Ground Surveillance Radars (GSRs) help safeguard border lines, military and civilian installations and infrastructure. With local security challenges in mind, several GSR vendors are looking closely at the Asia-Pacific.
In Asia-Pacific, as elsewhere, ground threats to national borders pose a serious problem, particularly at times when insurgency is high. To combat this, Ground Surveillance Radars (GSRs) play an instrumental role in helping to protect sensitive areas. Increasingly, these radars are also called upon to help detect Unmanned Aerial Vehicles (UAVs). Although not a replacement for optronics, radar is attractive as a tool to support ground surveillance. It may not be adversely affected by low visibility, fog or haze in the same way as optronics. Secondly, it is immune to camouflage; a person will still show up on a radar regardless of how good their camouflage is.
Design of GSRs
Mark Radford, co-founder and chief executive officer of Blighter Surveillance Systems says that a number of considerations must be factored into the design of GSRs intended for the Asia-Pacific: “For GSRs to be effective in this region, they need to be robust and low maintenance to cope with the environmental extremes of -30 degrees Celsius (-22 degrees Fahrenheit) in winter and a humid +40ºC (104ºF) in summer.” A written statement from Collins Aerospace, which builds the PSR-500 GSR (see below), emphasised the drivers for the GSR market in the Asia-Pacific including “the growing need for the protection of secure sites, critical infrastructure, military bases, camps and assets against current and emerging threats.”
Radford adds that “political instability in many parts of this region serves to intensify the need for an effective surveillance solution.” For Steen Trier, Terma’s director of sales for the company’s surveillance and mission systems, demand for GSRs in the defence domain still outstrips that of the civilian domain, although demand in the latter is increasing: “The needs (of the) defence sector usually outnumbers the rest, due to the need for military perimeter and border protection. We also see an increasing interest from end-users involved in ensuring security in the energy, transportation and communications sectors.”
Traditionally, GSRs are used to detect people and vehicles. They are increasingly being employed to detect low-flying UAVs and drones. Such targets may fly relatively close to the ground, typically at altitudes of up to 500 feet (152 metres). This can place such flying objects squarely within the elevation FOV of some GSRs. Moreover, a UAV or drone’s size can make its detection by conventional ground-based air surveillance radars difficult.
These aircraft can present a threat as they can be used to gather reconnaissance and, in nefarious cases, carry explosives. This March is was reported that the YPG/PKK Kurdish separatist group had made up to twelve attempts to target Turkish military bases in the southeast of the country with explosive-laden drones. The attacks are believed to have originated from Kurdish-controlled areas in Syria. Fortunately on this occasion the attacks were foiled.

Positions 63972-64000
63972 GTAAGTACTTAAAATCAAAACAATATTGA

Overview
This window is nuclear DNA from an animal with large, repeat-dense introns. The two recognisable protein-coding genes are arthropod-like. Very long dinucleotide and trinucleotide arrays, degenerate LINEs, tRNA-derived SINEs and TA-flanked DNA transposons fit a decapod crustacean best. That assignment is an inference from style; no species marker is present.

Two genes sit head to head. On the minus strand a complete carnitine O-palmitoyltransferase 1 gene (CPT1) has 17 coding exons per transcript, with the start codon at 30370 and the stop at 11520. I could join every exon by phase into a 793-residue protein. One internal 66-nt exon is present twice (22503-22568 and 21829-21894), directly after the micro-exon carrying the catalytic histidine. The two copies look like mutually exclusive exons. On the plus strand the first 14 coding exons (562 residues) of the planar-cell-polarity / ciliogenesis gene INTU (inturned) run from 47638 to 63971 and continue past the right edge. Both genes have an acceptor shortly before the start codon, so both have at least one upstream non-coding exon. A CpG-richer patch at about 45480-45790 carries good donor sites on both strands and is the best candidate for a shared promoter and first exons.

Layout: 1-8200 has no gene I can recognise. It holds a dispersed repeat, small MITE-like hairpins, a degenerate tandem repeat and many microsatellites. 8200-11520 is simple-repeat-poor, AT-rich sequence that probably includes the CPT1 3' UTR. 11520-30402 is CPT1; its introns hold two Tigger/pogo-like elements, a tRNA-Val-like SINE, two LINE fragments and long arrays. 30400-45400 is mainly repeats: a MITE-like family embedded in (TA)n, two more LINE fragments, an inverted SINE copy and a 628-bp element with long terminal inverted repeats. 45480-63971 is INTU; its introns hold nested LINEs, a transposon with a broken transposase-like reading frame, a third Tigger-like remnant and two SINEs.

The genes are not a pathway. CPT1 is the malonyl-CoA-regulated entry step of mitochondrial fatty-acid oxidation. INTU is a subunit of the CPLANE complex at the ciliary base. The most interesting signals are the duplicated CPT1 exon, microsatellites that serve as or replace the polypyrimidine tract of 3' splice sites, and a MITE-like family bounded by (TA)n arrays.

Thales has taken these threats into account with the realisation of the company’s Squire Mk.2 GSR. The Squire Mk.2, like its predecessors, is an X-band (8.5 gigahertz/GHz to 10.68GHz) GSR with an instrumented range of up to 45 kilometres/km (28 miles). X-band is an attractive waveband for GSRs. The short wavelengths of X-band transmissions lets such radars detect targets in fine detail. This is an important consideration when it is necessary to depict targets such as people crawling and moving vehicles, and to discriminate them from animals.
X-band radars achieve such a performance using comparatively small-sized antennas, allowing them to be moved with relative ease; a Squire radar can be carried by two people in backpacks. The trade-off is that X-band radars have a comparatively short range compared to lower frequency radars transmitting in S-band (2.3GHz to 2.5GHz/2.7GHz to 3.7GHz) and L-band (1.215GHz to 1.4GHz). Nevertheless, this is an acceptable compromise.
A GSR will typically be required to look several kilometres out from a base to provide early warning of approaching potentially hostile troops or vehicles. Such ranges may also be sufficient to protect a border from people attempting to cross it illegally. All radars are, to an extent, restricted to a line-of-sight range. Therefore one may as well use a radar providing a detailed depiction of targets within its line-of-sight.
Thales’ Squire Mk.2
Thales’ Squire Mk.2 includes a new processor and an embedded, uncooled infrared camera. Its detection range for a person has been increased to 13km (eight miles), compared to the 10km (six miles) of the previous version. Regarding counter-drone performance, Thales officials told the author that the radar can detect a drone at 2.7 nautical miles/nm (five kilometres) and classify that drone at 2.2nm (4km) range. The radar can also measure the altitude of such targets.
Thales added that existing Squire radars can be upgraded to the Squire Mk.2 specification. This is already being done for the Koninklijke Landmacht (Royal Dutch Army) which is upgrading 70 of its radars to Squire Mk.2 status. The first upgraded radars will be delivered to the force by the final quarter of 2019. The Canadian Army has, meanwhile, received new Squire Mk.2 radars.
Collins Aerospace has been energetically promoting its PSR-500 C-band Frequency Modulated/Continuous Wave (FMCW) perimeter protection radar. The company states that this product “combines all functionalities for ground intrusion detection, such as the efficient detection of moving targets, night and day whatever the weather conditions.”
Its statement goes on to say that the PSR-500 “is a low power, lightweight and easily-deployable system, well adapted for the surveillance of various types of sites.” The radar can detect a person at a range of 500m (1,640ft) and a vehicle at 900m (2,952ft). Many radars employ Pulse Doppler techniques to determine the speed of a target relative to the radar.